Early summer tends to be a primary time for weed control in pastures, but fall can also be an appropriate time to manage certain weeds with a systemic herbicide in grass hay and pastures that have been mowed or grazed.

In particular, biennials such as common burdock and bull and musk thistles are much easier to kill while they are in the rosette stage of growth and prior to surviving a winter. (The same is true of the dandelions in your lawn.) Once these weeds awake in the spring, they grow rapidly with the goal of reproducing and it becomes more difficult to control them.

Thus, Sept. 1 into Oct. can be favorable conditions for applying weed control herbicide. But keep in mind that with both biennial and perennials species, adequate leaf tissue must be present and it should be reasonably healthy to absorb the herbicide.

Favorable air temperatures should also be a consideration immediately before, during, and after application. In general, the warmer the better, with daytime high temperatures in the mid 50's at a minimum. Cold nights and cool, cloudy days will reduce and slow the effectiveness of the applications. The more active the weeds are growing, the better the herbicide performance.

Additional strategies to keep in mind:

  1. Inventory your pastures for weedy trouble spots. Determine if overstocking is contributing to the problem and consider adjusting your grazing management plan to match available forage.
     
  2. Identify the weeds of concern – then what will control them. Which herbicides you choose, and the recommended application rates, will vary by weed species and timing. For many weeds, a broad-spectrum herbicide with residual control will be the most cost-effective. If woody plants are also present, or are the dominant species, consider products labeled for brush control. Some products offer weed and brush control, or you can tankmix to reach the desired control spectrum. Once you’ve established what species you want to target, contact your applicator or ag chemical specialist for a specific product and timing recommendation.
     
  3. Spray the right rate at the right time. Annual weeds in pastures are generally most susceptible early in the season, when they’re about 2” tall and actively growing, and when soil moisture is adequate. The lowest labeled rates will be effective then. A broad-spectrum herbicide with residual control at higher labeled rates will control weeds that germinate after spraying. Contact herbicides, such as 2,4-D, are effective only on emerged weeds and won’t effectively control weeds that sprout after application. Treat weeds while they are actively growing, but before flowering and seed production. Keep in mind that you’ll need to increase herbicide rates as the plants advance in their life cycle.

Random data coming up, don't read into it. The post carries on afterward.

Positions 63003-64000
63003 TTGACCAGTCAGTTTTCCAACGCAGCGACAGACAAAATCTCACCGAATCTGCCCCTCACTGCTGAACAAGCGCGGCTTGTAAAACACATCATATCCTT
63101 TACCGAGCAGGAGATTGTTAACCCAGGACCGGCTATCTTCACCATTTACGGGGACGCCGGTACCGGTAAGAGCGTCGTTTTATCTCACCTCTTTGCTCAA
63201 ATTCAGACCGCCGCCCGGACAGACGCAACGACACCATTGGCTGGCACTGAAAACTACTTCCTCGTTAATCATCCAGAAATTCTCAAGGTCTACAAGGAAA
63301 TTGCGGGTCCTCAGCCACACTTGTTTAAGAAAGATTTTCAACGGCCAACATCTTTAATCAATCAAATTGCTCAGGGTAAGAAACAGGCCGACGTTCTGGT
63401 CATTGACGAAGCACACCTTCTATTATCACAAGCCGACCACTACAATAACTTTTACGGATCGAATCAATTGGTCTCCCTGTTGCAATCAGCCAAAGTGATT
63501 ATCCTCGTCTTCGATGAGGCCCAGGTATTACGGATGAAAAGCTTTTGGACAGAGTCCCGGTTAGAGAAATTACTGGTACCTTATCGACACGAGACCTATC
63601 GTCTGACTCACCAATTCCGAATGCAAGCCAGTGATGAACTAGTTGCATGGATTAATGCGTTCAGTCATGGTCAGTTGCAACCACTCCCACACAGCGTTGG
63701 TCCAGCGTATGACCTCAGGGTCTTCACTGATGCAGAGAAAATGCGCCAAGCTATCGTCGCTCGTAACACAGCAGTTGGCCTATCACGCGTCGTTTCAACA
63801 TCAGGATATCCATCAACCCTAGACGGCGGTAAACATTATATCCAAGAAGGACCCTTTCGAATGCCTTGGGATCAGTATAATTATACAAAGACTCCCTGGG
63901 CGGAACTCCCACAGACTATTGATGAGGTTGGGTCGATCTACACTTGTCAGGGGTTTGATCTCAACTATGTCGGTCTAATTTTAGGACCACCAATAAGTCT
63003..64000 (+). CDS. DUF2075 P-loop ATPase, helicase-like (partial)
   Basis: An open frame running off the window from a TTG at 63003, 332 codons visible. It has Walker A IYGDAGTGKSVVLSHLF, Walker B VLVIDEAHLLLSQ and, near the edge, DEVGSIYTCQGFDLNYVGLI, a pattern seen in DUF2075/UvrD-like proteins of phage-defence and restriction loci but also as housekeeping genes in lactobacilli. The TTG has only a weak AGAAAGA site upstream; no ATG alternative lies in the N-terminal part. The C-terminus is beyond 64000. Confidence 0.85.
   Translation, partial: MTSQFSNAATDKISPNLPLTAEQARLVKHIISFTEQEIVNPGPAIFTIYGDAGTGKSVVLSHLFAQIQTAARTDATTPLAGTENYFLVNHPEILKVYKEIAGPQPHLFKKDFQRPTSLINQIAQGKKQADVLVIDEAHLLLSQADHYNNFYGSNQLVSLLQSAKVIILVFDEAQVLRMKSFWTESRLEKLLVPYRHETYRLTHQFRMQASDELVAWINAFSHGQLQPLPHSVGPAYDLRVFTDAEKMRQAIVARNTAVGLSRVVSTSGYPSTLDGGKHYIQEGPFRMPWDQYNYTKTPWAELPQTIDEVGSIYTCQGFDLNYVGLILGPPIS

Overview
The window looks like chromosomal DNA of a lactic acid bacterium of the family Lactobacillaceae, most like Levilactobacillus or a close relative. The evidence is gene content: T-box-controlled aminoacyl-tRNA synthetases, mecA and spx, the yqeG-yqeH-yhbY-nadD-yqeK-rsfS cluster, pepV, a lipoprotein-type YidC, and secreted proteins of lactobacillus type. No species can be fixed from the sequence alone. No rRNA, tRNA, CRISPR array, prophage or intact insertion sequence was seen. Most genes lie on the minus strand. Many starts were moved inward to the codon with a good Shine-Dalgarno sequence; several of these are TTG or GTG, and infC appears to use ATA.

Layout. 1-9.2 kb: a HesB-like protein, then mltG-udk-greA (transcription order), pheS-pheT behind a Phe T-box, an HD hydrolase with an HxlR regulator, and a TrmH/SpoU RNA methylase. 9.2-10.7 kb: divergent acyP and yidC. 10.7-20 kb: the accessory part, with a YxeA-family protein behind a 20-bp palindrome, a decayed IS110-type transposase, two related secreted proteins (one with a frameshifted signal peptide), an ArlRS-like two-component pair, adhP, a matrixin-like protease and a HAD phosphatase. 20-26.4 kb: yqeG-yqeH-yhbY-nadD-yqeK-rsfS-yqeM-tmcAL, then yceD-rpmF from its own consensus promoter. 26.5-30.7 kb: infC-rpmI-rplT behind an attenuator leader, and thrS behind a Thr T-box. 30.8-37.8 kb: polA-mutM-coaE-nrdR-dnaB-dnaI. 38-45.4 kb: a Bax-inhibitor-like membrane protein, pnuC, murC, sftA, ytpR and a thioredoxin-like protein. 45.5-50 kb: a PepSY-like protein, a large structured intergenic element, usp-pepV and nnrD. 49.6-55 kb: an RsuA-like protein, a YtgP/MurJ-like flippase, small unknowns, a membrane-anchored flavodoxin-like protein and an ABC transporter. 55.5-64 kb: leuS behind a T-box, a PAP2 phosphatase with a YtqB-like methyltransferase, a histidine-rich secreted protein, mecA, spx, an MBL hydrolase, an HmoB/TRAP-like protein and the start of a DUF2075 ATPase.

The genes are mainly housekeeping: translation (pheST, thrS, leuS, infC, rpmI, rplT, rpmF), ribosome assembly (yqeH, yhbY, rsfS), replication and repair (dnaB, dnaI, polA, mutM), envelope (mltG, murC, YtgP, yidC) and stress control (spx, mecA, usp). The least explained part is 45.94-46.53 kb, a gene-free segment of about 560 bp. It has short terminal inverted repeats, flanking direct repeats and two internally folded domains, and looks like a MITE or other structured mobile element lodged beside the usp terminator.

4. Consider mowing – not spraying – drought-stressed or mature weeds. Weeds without adequate moisture that aren’t actively growing will be difficult to control with herbicides. Don’t spray unless you’re willing to accept less control. Mowing biennial and perennial plants will set them up for fall treatment when they generate regrowth.
     
  5. Follow label directions for application and mixing. For ground broadcast, apply the recommended herbicide rate in 10-20 gallons of total spray mixture per acre. For brush control, use at least 20 gallons/acre to ensure thorough coverage. For either weeds or brush, use the recommended rate of an ag surfactant to thoroughly wet the foliage. Consider a drift-control additive to reduce drift and improve deposition.
     
  6. Use herbicides with good soil residual activity carefully. They shouldn’t be used on cropland or land to be rotated to crops. Herbicide-treated grasses may, for a time, carry a residue that can be transferred to the soil by hay, livestock manure or urine. Be sure to read and observe all label precautions. Fine more information on rangeland and pasture weed control, weed identification, species-specific rate and timing recommendations here.